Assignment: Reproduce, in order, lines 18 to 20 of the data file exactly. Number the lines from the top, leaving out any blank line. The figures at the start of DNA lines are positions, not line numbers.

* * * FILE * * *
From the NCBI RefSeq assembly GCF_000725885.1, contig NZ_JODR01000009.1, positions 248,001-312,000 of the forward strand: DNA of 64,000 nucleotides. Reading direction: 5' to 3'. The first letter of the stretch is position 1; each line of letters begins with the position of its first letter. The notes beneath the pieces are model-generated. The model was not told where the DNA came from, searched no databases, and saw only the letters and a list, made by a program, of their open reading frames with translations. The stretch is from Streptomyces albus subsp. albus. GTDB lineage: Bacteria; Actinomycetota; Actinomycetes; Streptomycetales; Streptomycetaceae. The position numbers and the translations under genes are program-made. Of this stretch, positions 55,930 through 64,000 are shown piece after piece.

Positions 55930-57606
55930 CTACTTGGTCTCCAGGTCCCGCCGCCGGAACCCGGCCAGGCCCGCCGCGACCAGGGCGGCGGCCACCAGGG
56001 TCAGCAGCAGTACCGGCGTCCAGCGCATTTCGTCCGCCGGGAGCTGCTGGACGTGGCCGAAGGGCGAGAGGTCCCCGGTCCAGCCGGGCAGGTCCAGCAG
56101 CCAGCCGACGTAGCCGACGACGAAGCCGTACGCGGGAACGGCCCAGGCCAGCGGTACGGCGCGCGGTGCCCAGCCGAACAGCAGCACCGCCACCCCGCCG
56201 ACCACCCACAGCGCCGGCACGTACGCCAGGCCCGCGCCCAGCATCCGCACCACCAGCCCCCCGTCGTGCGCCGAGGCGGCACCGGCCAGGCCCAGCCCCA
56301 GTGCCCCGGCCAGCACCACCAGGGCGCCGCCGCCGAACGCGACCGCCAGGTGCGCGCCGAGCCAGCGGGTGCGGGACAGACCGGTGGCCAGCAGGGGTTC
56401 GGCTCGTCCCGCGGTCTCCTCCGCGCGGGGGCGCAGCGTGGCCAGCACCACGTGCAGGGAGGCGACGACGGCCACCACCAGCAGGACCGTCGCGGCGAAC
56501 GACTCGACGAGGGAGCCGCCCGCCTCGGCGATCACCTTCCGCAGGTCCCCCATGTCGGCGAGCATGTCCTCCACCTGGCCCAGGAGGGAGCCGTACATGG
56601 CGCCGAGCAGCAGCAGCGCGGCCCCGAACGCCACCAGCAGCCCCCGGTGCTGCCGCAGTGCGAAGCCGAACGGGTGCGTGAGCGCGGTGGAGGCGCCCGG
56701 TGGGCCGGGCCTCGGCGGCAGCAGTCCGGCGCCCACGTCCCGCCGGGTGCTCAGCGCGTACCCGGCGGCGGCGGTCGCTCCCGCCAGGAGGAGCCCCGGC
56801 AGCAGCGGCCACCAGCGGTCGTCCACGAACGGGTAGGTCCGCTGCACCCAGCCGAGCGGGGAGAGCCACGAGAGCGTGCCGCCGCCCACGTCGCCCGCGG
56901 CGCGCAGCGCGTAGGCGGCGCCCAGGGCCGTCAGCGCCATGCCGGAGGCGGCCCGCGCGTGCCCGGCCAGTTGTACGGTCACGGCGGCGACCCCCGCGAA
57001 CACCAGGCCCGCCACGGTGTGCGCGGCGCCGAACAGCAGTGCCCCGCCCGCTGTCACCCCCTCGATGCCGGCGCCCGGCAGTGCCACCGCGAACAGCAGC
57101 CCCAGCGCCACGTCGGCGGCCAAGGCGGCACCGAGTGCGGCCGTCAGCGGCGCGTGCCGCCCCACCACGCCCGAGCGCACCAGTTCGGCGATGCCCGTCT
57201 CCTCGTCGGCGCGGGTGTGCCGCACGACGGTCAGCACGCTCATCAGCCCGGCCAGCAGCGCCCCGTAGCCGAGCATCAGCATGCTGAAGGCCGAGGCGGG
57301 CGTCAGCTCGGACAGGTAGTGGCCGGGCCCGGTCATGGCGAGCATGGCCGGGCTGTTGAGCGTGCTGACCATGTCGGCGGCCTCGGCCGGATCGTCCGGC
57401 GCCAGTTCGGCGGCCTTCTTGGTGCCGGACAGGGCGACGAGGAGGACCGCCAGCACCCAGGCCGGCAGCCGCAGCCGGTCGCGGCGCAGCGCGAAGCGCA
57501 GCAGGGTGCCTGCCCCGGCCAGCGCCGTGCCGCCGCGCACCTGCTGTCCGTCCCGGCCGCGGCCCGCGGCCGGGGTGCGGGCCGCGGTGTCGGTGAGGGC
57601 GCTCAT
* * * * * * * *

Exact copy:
57401 GCCAGTTCGGCGGCCTTCTTGGTGCCGGACAGGGCGACGAGGAGGACCGCCAGCACCCAGGCCGGCAGCCGCAGCCGGTCGCGGCGCAGCGCGAAGCGCA
57501 GCAGGGTGCCTGCCCCGGCCAGCGCCGTGCCGCCGCGCACCTGCTGTCCGTCCCGGCCGCGGCCCGCGGCCGGGGTGCGGGCCGCGGTGTCGGTGAGGGC
57601 GCTCAT